My left front disk brake hangs up on occassion. I already replaced the rotor, calipar, flex brake hose, and solid brake line to that side. It doesn't do it all the time. When it happened, I pulled the wheel and calipar. I could not retrack the calipar unless I bleed the line. Everyone I spoke to is stumped
Next time this happens, crack the steel line open at the master cylinder. If the brake releases, suspect the brake fluid is contaminated with petroleum product. That will make the rubber lip seals in the master cylinder expand and grow past the return ports and block them. This will start out affecting one front wheel and the opposite rear one. The clue is the rubber bladder seal under the cap will be ballooned up and mushy.
If the brake does not release at the master cylinder, do you have anti-lock brakes? There could be a problem in the hydraulic controller. Approach that the same way. Crack open the steel line for the left front wheel to see if it releases.
June, 3, 2011 AT 1:00 AM
Yes I have anti-lock brakes. How do I flush the lines if it is a contamination problem, which is what I suspect since it does not pull to the left when this happens if the rear opposite rear is affected also
June, 3, 2011 AT 2:46 AM
Don't draw any conclusions related to a brake pull or lack of it. Most front-wheel-drive vehicles use the split-diagonal systems because the rear brakes only do about 20 percent of the stopping. If the front system sprung a leak, the rear brakes would just lock up and they'd find you in the next county before you could stop. With the split-diagonal system, you'll always have one front brake working. On older rear-wheel-drive cars and trucks, disabling one caliper WOULD cause a severe pull toward the working brake. On front-wheel-drive vehicles, a built-in, non-adjustable alignment angle called "scrub radius" is modified that actually makes a tire pull toward the center of the car during braking. That pull counteracts the brake pull. Chrysler has been especially successful at eliminating any hint of a pull under that condition. At most you might get a little momentary wobble in the steering wheel as the brakes are being applied.
If the fluid got contaminated, you're in for a REAL expensive repair. First you'll need to determine how that happened. Two common ways are wiping grease from your hands after greasing the suspension or repacking wheel bearings, then using your fingers to push the bladder seal back into the reservoir cap. It's important to wash your hands first to remove all grease residue.
The second common way is from using a funnel that was previously used for engine oil, transmission fluid, or power steering fluid. Wiping out the residue is not sufficient. If that same funnel must be used, it must be washed thoroughly with brake parts cleaner. Professionals would never risk using the same funnel for brake fluid and other products.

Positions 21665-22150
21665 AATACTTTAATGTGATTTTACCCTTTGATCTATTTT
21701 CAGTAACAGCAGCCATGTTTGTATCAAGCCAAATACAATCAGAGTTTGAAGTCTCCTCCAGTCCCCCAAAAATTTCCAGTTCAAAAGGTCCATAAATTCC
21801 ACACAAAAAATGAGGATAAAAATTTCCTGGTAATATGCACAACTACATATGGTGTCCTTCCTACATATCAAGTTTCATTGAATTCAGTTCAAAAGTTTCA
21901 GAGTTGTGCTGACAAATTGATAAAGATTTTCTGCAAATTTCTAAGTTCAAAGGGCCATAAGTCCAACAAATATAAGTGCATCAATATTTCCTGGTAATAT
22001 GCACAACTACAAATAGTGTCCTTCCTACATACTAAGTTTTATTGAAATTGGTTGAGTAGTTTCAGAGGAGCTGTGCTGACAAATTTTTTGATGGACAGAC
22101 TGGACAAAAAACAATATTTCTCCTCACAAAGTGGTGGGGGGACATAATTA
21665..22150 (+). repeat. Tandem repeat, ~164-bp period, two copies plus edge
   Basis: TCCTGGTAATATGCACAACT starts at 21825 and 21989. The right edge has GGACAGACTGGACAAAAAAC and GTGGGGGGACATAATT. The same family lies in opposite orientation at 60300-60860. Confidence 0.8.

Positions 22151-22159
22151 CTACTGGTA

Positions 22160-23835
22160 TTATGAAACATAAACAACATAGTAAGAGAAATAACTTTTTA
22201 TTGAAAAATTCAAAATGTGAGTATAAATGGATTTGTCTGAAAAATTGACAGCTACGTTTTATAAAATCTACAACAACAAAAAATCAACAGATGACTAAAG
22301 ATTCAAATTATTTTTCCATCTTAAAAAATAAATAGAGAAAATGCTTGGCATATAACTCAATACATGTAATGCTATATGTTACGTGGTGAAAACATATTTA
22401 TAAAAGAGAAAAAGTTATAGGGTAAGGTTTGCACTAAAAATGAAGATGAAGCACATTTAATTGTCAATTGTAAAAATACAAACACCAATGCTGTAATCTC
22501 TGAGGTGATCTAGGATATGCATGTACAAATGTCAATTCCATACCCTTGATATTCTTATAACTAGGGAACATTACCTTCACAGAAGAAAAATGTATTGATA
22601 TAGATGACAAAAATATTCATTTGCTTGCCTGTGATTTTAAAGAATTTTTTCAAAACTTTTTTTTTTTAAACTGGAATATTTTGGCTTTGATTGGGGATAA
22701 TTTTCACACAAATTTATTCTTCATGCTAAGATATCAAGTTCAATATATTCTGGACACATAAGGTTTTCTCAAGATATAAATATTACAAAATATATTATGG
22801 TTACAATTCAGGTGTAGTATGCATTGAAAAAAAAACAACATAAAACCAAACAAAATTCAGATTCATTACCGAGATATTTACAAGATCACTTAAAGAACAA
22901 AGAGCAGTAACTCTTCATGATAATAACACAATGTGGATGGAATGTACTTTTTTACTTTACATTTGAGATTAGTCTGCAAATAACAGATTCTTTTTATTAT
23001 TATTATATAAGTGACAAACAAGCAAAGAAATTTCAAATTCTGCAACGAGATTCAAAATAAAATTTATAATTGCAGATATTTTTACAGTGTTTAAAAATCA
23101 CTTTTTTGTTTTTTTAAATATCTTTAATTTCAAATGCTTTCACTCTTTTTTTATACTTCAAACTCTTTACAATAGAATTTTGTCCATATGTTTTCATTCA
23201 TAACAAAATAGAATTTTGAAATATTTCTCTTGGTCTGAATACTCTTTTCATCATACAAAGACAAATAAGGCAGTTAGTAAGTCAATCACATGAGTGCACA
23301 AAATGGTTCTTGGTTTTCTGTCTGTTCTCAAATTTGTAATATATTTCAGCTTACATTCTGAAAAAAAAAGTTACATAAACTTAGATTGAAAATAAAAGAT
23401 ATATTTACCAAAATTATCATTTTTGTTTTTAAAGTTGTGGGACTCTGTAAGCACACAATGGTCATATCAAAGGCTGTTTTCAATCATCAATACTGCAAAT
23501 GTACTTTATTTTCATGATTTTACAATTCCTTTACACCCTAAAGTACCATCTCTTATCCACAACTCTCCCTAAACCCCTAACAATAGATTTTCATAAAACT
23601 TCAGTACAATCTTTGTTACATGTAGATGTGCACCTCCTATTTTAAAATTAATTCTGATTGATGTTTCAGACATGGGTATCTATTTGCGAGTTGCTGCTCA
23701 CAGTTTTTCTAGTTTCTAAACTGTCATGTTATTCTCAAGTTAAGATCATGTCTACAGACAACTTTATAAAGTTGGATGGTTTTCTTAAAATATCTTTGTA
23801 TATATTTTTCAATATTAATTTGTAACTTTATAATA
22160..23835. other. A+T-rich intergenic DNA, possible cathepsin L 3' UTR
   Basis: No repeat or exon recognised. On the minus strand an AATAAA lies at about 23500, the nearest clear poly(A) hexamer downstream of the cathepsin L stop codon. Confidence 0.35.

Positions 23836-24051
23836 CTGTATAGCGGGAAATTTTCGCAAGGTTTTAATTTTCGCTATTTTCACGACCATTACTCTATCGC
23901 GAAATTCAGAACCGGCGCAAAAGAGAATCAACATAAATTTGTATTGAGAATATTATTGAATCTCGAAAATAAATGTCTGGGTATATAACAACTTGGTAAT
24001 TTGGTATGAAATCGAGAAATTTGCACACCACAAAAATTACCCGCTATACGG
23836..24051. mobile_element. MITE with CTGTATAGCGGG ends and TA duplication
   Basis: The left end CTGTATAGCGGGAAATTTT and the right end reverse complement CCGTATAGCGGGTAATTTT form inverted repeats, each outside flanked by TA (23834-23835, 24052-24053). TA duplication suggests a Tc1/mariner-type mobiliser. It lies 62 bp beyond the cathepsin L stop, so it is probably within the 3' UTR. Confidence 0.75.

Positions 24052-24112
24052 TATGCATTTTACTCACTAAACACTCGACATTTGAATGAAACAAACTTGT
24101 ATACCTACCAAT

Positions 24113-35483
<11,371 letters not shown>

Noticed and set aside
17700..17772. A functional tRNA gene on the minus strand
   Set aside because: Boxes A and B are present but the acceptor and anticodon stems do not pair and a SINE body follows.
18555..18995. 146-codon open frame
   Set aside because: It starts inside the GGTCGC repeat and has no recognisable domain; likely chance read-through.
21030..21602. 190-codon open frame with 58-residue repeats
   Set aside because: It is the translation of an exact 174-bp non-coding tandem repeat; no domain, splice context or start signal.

The only proper repair for a petroleum problem is replacement of every component that contains rubber that contacts the fluid, and flushing and drying the steel lines. That means wheel cylinders, calipers, the four rubber hoses, master cylinder, combination valve, and height-sensing proportioning valve must be replaced along with the anti-lock hydraulic modulator assembly. If any part is not replaced, the contamination will leach out of the rubber seals and o-rings in that part and recontaminate the other new parts.
Beyond that, I have to be convinced the fluid really is contaminated. That's pretty rare so don't jump in and start replacing parts unless you're sure that's the problem. Instead, crack open the steel lines in various places to see where the fluid will release pressure and where it won't.
June, 3, 2011 AT 12:20 PM
I now beleive you are right. Without pulling the line, just visually checking the bladder seal at the cap. And the fact that this happened months after a brake change. The problem must be in another area. Seeing that I have antilock brakes, it looks that the problem might be the hydraulic controller. How much of a problem is this to change, or should I just leave it to a professional. Can you give me a rough idea of the cost to repair
June, 3, 2011 AT 7:46 PM
I would leave the DIAGNOSIS to the professionals, and the dealer might be a good choice because they will be familiar with any common problems. I wouldn't say you can't replace it yourself but it can be rather involved. You might consider finding one in one of the many salvage yards where you pay your buck, throw your tool box in one of their wheel barrows, and spend all day there. You can practice on theirs to see how competent you feel. If you're anywhere near Ohio, Indianapolis, down to southern Georgia / Alabama, there is a real nice chain of yards called Pull-A-Part. People are real friendly and parts are very inexpensive.
After replacement, many of these controllers require use of a scanner to activate the various solenoids to bleed the air out. Don't know if that applies to yours.
If you need a new modulator assembly they can be real expensive. I don't know if rebuilt units are available but it wouldn't hurt to ask.